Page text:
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One small bite of mole (pronounced MOE-lay) holds a big mouthful of flavours - sweet, bitter, fruity, earthy, and piquant. Moles are part of Mexican cuisine and are used traditionally to make stews with chicken, turkey, pork, or beef. Dark chocolate blends well with these savoury ingredients to bring out a rich, complex flavour.
The word mole comes from molli, the Aztec word for sauce. Moles usually feature a variety of dried chilli peppers and an impressively long list of other ingredients that often, but not always, includes chocolate.
A Brief History of Moles
Chocolate was not part of any mole prior to the 17th Century. Many fanciful legends have sprung up about the origins of mole poblano, the traditional mole from the Mexican state of Puebla. The most likely story is that the nuns from the Santa Rosa convent near Puebla City, Puebla, collected mole recipes from the indigenous people, modified a mole recipe by adding cocoa, and served the tasty dish to a visiting dignitary.
Mole poblano's popularity spread quickly, and it soon became a national dish. Mole poblano is served at Christmas and other holidays and on special occasions, such as weddings and birthdays. In the state of Puebla, turkey mole poblano is served at the annual celebration of the Battle of Puebla on 5 May.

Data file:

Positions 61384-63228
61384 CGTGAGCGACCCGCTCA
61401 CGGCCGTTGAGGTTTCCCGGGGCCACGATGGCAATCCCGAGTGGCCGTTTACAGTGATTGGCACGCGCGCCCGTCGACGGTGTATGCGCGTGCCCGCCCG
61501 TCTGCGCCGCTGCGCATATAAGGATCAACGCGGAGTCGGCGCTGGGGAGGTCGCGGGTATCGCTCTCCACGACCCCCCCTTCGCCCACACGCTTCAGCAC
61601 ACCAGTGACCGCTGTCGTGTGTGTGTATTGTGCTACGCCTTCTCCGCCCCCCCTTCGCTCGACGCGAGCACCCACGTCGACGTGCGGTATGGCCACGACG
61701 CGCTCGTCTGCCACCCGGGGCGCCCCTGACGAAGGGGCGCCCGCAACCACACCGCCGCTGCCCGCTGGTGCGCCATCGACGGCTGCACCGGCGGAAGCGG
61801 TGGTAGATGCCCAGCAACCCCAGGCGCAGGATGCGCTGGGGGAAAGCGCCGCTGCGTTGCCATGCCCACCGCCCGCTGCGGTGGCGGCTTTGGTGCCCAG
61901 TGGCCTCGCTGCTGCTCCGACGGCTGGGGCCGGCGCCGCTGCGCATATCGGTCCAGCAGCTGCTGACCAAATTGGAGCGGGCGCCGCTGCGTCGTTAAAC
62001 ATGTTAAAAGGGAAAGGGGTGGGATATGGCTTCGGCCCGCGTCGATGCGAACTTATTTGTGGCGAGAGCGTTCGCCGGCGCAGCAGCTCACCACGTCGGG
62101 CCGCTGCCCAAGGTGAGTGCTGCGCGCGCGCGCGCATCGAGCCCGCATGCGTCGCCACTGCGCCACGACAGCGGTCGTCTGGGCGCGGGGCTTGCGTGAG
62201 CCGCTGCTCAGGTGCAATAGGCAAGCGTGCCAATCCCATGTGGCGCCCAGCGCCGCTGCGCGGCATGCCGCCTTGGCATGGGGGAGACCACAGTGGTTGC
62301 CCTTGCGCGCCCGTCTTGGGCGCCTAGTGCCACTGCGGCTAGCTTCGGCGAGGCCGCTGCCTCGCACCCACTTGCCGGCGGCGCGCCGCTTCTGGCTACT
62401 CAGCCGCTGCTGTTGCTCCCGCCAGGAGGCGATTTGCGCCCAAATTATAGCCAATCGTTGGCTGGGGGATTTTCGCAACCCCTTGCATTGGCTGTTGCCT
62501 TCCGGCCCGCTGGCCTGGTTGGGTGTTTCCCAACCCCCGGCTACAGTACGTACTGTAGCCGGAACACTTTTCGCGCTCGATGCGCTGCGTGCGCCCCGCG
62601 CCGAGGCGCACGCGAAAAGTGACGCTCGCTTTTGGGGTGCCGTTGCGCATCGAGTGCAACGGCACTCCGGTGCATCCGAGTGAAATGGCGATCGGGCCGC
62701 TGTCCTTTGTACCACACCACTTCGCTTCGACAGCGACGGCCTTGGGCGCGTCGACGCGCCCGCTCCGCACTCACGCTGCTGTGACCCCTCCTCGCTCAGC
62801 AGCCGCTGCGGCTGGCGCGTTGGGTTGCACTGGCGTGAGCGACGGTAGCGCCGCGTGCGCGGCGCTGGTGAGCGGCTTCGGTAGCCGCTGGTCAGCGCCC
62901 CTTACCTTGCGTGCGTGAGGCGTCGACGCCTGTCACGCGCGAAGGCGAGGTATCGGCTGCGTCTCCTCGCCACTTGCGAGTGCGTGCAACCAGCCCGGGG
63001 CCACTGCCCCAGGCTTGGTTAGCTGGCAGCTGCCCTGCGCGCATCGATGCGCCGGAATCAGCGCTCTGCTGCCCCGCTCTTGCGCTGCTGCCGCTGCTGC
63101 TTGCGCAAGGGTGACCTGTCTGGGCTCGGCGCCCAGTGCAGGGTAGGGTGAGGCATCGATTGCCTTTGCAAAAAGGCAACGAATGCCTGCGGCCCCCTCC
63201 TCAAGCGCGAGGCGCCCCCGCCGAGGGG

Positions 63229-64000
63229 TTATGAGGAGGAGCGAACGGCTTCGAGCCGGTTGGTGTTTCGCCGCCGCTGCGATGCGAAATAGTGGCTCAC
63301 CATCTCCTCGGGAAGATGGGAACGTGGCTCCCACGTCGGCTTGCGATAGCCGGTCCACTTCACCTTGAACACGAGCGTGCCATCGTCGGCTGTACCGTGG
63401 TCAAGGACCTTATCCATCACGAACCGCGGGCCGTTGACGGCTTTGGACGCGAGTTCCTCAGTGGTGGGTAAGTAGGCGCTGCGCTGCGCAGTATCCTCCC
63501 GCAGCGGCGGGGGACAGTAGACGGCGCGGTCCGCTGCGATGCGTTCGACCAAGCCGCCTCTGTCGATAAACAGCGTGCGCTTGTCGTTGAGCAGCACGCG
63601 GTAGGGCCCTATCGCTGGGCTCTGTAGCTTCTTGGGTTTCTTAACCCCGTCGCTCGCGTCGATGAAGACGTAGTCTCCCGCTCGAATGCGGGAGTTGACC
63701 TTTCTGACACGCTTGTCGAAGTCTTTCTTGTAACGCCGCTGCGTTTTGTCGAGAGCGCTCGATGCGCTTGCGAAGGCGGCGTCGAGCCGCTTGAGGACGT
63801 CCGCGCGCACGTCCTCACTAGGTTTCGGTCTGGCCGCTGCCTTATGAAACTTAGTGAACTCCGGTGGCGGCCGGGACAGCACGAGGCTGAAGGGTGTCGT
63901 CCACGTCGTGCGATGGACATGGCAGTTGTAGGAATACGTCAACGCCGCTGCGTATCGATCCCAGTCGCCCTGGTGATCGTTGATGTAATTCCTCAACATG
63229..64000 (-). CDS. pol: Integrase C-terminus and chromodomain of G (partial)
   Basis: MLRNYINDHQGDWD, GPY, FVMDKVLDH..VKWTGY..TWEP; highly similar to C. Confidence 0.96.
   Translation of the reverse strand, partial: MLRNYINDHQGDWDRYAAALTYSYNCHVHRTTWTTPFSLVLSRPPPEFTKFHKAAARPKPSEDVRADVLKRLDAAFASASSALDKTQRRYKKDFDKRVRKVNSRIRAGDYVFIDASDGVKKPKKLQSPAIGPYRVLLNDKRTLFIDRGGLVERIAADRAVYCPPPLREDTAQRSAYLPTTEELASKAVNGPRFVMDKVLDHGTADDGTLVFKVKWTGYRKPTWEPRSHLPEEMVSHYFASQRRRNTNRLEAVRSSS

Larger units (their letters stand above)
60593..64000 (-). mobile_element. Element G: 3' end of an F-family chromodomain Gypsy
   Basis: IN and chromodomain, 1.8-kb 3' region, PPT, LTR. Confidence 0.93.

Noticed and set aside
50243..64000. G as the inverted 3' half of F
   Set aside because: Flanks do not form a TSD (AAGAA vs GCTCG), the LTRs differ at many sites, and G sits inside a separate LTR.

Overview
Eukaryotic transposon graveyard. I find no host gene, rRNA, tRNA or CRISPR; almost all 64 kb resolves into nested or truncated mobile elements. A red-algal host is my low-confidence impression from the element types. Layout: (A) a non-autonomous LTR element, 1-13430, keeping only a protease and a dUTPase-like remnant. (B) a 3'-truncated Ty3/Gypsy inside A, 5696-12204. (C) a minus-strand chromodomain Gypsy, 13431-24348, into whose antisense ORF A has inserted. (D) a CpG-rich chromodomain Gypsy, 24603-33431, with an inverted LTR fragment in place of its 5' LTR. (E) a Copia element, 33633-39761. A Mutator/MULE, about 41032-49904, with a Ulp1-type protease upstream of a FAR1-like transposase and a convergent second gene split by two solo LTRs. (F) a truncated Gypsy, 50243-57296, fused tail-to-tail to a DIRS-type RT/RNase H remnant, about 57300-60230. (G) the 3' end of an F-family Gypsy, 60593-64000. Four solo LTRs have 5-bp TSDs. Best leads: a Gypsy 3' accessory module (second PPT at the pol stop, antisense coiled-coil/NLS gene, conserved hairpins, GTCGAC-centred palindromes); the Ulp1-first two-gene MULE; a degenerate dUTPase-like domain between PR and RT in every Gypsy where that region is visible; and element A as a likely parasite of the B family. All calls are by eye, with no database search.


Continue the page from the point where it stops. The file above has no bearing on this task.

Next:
Today, there are probably as many family mole recipes as families to eat mole. The number of ingredients ranges from 10 to over 301, with most recipes having over 20 ingredients. Chocolate is a traditional ingredient in mole poblano and mole negro oaxaqueño, the latter being black mole from the state of Oaxaca.
A Bit About Chillies
The chilli, regionally spelled either chile or chili, has been part of the South American diet for thousands of years. Pasillas, anchos, mulatos, guajillos and chipotles chillies are mild to medium in heat, very flavourful, and often used in mole:
Pasillas are dried chilacas that have a warm heat and a raisin-like flavour. Pasilla varieties available in the United States include California and New Mexico chillies, with the latter being a bit spicier due to the hotter climate.
Anchos are dried poblanos that have a mild heat and a fruity flavour.
Mulatos are also poblanos but with a warm heat and a liquorice or coffee flavour.
Chipotles are smoked, dried jalepeños with a medium heat. Jalepeños are very similar in heat and flavour to African Snub, Kenyan and Caribe chillies. Chipotle chillies are often ground and sprinkled on foods or canned in adobo, a sauce that includes tomatoes, garlic, vinegar, and spices.
Guajillos are a variety of marisol peppers so called because they grow up toward the sun rather than pointing down as other peppers do. They have a mild to medium heat, a strawberry flavour, and can be used to add red colour to any dish.
Although chillies originated in South America, thousands of chilli varieties are grown around the world. If you have difficulty finding these varieties of chillies, try other flavourful varieties with mild to medium heat.